Over the weekend, the Sun newspaper chain reported the findings of a “secret government report” suggesting that nearly three-quarters of Sri Lankan Tamils previously granted refugee status in Canada have returned to their homeland for visits or vacations, casting doubt on their claims that they faced persecution, or even death, in their homeland.

The “secret report” turns out to be a collection of 50 refugee-applicant case studies, plucked at random from government files. That is a small sample size, and it’s not clear that even these 50 individuals are entirely representative of the larger Canadian-resident Tamil community. Still, the results are worrying: Of the 50 refugee applicants, 31 had been granted asylum. Of those, 22 had made trips back to Sri Lanka. If applicants feel safe enough to return to Sri Lanka, they are putting the lie to their pleas for sanctuary here.

For many years, Canada has been regarded as a soft touch by Tamil migrants — which is the main reason that the Tamil Tiger terrorist group is seeking to use Canada as its base of operations as it regroups in the wake of its 2009 routing by the Sri Lankan army. The overcrowded boat full of Tamil migrants that arrived in British Columbia this month likely will not be the last of its kind.

Martin Collacott, a former Canadian high commissioner to Sri Lanka, wrote in the Post last fall that between 1989 and 2004, Canada granted refugee status to more than 37,000 Tamils, “far more than to the nationals of any other country,” and 50% more than were granted refugee status by all the other countries in the world. Mr. Collacott also pointed out that at the height of the influx of Tamils in the early 2000s, “in one year alone, 8,600 Sri Lankans with refugee claims pending in Canada applied to the Sri Lankan High Commission in Ottawa for travel documents so they could go back to Sri Lanka for visits.”

As recently as 2008, Canada turned down fewer than 3% of Tamil refugee claims, while the average for rejection in other countries was 50%. Yet at an Immigration and Refugee Board hearing in 2006, it was pointed out that of 100 Tamil claimants refused refugee status and forced to return to Sri Lanka, none had suffered abuse by Sri Lankan officials or military.

As we have argued in this space many times before, Canada’s refugee system needs a major overhaul. To most Canadians, the word “refugee” means someone fleeing to Canada from genuine persecution. Yet our system is gummed up by economic and family-reunification migrants who are simply trying to leapfrog the ordinary immigration system. This is a disservice both to legitimate refugees, and to honest immigrants who abjure invented tales of woe.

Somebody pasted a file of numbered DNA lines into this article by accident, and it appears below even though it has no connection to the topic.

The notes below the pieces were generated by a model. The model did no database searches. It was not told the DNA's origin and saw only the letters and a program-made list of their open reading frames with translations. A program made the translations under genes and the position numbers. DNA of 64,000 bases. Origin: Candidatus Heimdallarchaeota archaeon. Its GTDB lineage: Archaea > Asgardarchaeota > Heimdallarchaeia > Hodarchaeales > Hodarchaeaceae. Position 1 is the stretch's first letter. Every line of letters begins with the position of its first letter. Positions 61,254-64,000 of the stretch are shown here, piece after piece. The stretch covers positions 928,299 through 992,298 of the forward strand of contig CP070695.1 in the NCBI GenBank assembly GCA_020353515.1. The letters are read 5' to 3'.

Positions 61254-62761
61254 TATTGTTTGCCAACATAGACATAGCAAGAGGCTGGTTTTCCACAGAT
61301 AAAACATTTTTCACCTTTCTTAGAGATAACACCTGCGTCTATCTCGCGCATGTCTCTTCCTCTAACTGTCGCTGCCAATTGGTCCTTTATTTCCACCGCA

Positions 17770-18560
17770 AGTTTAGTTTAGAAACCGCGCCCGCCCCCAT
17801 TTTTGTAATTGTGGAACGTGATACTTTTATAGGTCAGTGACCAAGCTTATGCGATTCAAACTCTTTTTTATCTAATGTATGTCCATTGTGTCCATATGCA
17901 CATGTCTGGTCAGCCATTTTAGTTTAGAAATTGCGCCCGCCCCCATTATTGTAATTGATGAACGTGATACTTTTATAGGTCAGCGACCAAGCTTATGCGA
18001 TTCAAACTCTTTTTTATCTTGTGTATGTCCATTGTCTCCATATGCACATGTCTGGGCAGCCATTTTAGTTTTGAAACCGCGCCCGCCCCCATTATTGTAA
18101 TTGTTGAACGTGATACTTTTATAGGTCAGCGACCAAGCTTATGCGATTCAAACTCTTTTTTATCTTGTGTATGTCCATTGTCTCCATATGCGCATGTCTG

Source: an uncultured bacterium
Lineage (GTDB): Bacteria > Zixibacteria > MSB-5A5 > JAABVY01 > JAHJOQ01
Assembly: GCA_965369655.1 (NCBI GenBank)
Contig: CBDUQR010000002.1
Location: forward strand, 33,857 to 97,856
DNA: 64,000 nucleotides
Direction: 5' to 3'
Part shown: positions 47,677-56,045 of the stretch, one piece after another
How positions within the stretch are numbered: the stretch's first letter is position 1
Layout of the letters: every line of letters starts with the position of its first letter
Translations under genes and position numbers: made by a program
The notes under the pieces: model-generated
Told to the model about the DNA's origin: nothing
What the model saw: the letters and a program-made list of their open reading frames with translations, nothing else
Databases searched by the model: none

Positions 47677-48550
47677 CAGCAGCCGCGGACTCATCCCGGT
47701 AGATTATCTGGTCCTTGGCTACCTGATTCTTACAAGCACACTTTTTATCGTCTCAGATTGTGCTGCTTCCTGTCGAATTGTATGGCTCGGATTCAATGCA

Until recently, discussion of this subject was taboo — especially under the governments of Jean Chrétien and Paul Martin, which shamelessly marketed themselves as champions of a few-questions-asked immigration policy. A decade ago, for instance, when opposition politicians criticized Mr. Martin for attending a fundraiser for a group that U.S. intelligence services had linked to the Tamil Tigers, Liberal critics suggested the critics were motivated by racism.

But in recent years, Canadians have brushed aside multicultural pieties, and have welcomed an increasingly frank discussion about immigration and refugee policies.

This trend came into focus in 2006, during Israel’s conflict with Hezbollah in southern Lebanon: It turned out that many of the Lebanese-resident Canadian citizens who were clamouring to be saved by the Canadian government hadn’t actually lived in Canada for years — if they ever had. Canadians were outraged to see that these people were using their Canadian citizenship as nothing more than an insurance policy against disaster overseas.

In the years since, Canadian doubts about our immigration and refugee system have only increased. This month, the catalyst for such doubts originated in Sri Lanka. But we also have seen scandals involving dubious refugees from Mexico, the European Union and even the United States — especially in the form of U.S. soldiers shirking their military obligations.

The Harper government already has taken some steps toward reform — including Jason Kenney’s new immigration study guide, which lays out more clearly than previous editions an immigrant’s or refugee’s obligations to Canada, not just his or her benefits. But more must be done: In particular, the refugee-determination system must be tightened up so as to exclude bogus applicants; and those who are rejected should be removed from our shores within months, not years.

Whether as refugees or immigrants, new Canadians who do not genuinely wish to embrace this country as their own, or who seek to short-circuit our immigration procedures, must not be allowed to exploit our goodwill.

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